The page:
Pope Francis on Apologizing to Gays (And More): 6 things to know and share

Pope Francis recently weighed in on the question of whether Catholics should apologize to gays--and several other issues. Here are 6 things to know and share . . .
Pope Francis recently weighed in on the question of whether Catholics should apologize to gays--and several other issues. Here are 6 things to know and share . . . (photo: Martha Calderon/CNA)

During his recent plane flight back from Armenia, Pope Francis gave a press conference in which he discussed a number of issues, including the question of whether Catholics should apologize to homosexuals.

Here are 6 things to know and share . . .


1) Where can I read the full text of the press conference?

You can read it here.


2) What did the pope discuss during the press conference?

He answered questions dealing with:

  • His impressions of Armenia and his hopes for it.
  • What he plans to do in a forthcoming trip to Azerbaijan
  • Why he chose to describe the massive Turkish slaughter of Armenians in the early 20th century as a “genocide,” knowing that this word would displease Turkish authorities.
  • His reaction to recent comments by Msgr. Georg Ganswein that seemed to suggest Pope Emeritus Benedict still somehow exercises papal ministry.
  • His thoughts on the current efforts in the Orthodox community to hold a Pan-Orthodox Council
  • His thoughts on Britain’s decision to leave the European Union
  • Martin Luther and ecumenism
  • The issues of whether the Church could have ordained deaconesses
  • Cardinal Marx’s recent statement that Catholics should apologize to homosexuals
  • What he will do when he visits Poland for World Youth Day


3) What did he say regarding Pope Emeritus Benedict?

He stated that he hadn’t seen Msgr. Ganswein’s comments, but that Benedict resigned in 2013 and, consequently, “there is one single Pope” now. Benedict “is the Pope Emeritus, not the second Pope.”

He mentioned a rumor he heard:

I heard this, maybe they’re just rumors but they fit with his character - that some have gone there (to him) to complain because of this new Pope… and he chased them away, eh, with the best Bavarian style, educated, but he chased them away.

If this happened, it does fit with Benedict’s known character. He is very conscious that he is setting an example for future popes who resign, and staying out of their successors’ way and praying for them is the example he has determined to set.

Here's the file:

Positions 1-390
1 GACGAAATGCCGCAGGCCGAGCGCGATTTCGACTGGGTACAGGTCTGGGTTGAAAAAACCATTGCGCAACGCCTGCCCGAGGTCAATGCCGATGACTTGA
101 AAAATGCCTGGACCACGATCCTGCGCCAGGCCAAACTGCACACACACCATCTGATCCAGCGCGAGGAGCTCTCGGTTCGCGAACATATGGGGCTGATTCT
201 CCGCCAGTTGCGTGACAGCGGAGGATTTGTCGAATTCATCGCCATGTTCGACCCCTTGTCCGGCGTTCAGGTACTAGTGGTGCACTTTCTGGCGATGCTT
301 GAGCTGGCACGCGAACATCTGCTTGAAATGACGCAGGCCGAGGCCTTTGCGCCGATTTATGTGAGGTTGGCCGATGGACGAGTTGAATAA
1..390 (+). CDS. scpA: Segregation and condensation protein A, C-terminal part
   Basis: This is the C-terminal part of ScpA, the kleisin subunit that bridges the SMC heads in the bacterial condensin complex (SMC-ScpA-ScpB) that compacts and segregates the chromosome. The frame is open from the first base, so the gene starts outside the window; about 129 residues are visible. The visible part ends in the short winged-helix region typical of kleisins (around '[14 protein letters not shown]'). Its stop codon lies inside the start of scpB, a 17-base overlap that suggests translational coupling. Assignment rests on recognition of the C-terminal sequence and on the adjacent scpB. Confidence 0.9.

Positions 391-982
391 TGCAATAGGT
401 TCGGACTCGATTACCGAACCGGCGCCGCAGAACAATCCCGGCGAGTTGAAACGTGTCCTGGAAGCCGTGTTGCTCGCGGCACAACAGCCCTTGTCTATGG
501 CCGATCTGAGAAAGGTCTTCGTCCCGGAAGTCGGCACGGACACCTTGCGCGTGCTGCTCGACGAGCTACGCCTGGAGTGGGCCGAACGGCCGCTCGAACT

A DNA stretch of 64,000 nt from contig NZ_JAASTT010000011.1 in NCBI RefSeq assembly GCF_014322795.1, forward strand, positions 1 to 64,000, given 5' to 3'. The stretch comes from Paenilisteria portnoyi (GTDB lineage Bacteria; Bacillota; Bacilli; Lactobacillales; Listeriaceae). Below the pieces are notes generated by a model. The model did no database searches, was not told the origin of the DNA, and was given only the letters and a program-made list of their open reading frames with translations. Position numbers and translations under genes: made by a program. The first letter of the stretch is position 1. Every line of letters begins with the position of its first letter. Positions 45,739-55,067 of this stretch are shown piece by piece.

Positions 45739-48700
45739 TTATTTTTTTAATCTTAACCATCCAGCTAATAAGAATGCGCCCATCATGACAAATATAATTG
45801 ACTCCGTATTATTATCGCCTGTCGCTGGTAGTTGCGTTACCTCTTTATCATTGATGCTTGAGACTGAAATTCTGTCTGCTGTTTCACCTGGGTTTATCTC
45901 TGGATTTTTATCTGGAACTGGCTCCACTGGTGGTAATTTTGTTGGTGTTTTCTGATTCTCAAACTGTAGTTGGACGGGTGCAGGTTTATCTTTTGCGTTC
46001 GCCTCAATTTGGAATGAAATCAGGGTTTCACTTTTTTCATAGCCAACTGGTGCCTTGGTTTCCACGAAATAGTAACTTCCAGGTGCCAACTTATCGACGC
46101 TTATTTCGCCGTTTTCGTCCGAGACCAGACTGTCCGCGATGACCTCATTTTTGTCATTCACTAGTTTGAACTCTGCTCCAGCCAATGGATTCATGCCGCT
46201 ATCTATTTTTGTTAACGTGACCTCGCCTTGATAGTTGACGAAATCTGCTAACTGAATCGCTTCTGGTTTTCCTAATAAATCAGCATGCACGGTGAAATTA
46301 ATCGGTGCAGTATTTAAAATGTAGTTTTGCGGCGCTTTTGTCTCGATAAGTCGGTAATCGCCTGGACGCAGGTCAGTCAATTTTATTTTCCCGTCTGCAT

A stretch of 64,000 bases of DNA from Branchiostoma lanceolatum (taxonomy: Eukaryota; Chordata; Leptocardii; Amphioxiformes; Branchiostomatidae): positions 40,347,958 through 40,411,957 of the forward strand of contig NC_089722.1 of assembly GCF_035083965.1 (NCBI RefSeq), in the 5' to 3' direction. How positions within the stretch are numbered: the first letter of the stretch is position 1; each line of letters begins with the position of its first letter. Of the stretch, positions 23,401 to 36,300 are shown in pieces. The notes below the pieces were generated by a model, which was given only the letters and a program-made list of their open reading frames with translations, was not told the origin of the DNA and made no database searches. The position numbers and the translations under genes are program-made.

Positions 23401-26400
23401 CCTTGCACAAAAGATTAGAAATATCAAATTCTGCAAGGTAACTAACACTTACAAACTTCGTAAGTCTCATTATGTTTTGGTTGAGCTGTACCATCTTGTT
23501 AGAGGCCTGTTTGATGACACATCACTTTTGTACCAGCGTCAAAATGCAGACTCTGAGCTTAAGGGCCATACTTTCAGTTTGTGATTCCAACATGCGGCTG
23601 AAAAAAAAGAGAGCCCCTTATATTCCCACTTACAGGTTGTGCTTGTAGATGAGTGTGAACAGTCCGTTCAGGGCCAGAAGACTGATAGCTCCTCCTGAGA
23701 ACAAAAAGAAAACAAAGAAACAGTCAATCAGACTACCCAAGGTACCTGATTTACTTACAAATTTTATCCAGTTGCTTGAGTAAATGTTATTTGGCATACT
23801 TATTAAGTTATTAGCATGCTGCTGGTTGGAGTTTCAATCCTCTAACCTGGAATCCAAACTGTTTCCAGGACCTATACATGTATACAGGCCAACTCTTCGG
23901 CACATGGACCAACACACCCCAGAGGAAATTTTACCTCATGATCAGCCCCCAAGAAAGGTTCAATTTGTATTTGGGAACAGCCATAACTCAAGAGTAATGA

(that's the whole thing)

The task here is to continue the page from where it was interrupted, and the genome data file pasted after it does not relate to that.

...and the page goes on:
Pope Francis also spoke warmly of Benedict:

I’ve said that it’s a grace to have a wise grandfather at home. I’ve also told him to his face and he laughs, but for me he is the Pope Emeritus. He is the wise grandfather. He is the man that protects my shoulders and back with his prayer. . . .

He’s a man of his word, an upstanding, upstanding, upstanding man. . . .

I will be [at the celebration of Benedict’s 65th ordination anniversary] and I will say something to this great man of prayer, of courage that is the Pope Emeritus . . . who is faithful to his word and a great man of God, is very intelligent, and for me he is the wise grandfather at home.


4) What did Pope Francis say regarding Martin Luther and ecumenism?

Actually, even more significant is something he did not say.

In posing the question to him, the German reporter asked whether the Church might “annul or withdraw the excommunication of Martin Luther or of [have] some sort of rehabilitation” for the 500th anniversary of the Reformation.

Pope Francis completely sidestepped this suggestion in his response and didn’t say anything about it.

His comments on Luther were diplomatic, drawing a distinction between Luther’s intentions and his methods (i.e., actions):

I think that the intentions of Martin Luther were not mistaken. He was a reformer. Perhaps some methods were not correct.

Pope Francis also praised the Joint Declaration on the Doctrine of Justification that was signed by the Catholic Church, the Lutheran World Federation, and later by the World Methodist Council, but he noted the continuing reality of divisions, including in the Protestant world. Thus mentioned that there were even two Lutheran churches in Buenos Aires that did not fully get along.

In spite of such divisions, he suggested that Christians pray together and work together on behalf of the poor, the persecuted, etc., while theologians study the questions that divide different groups of Christians.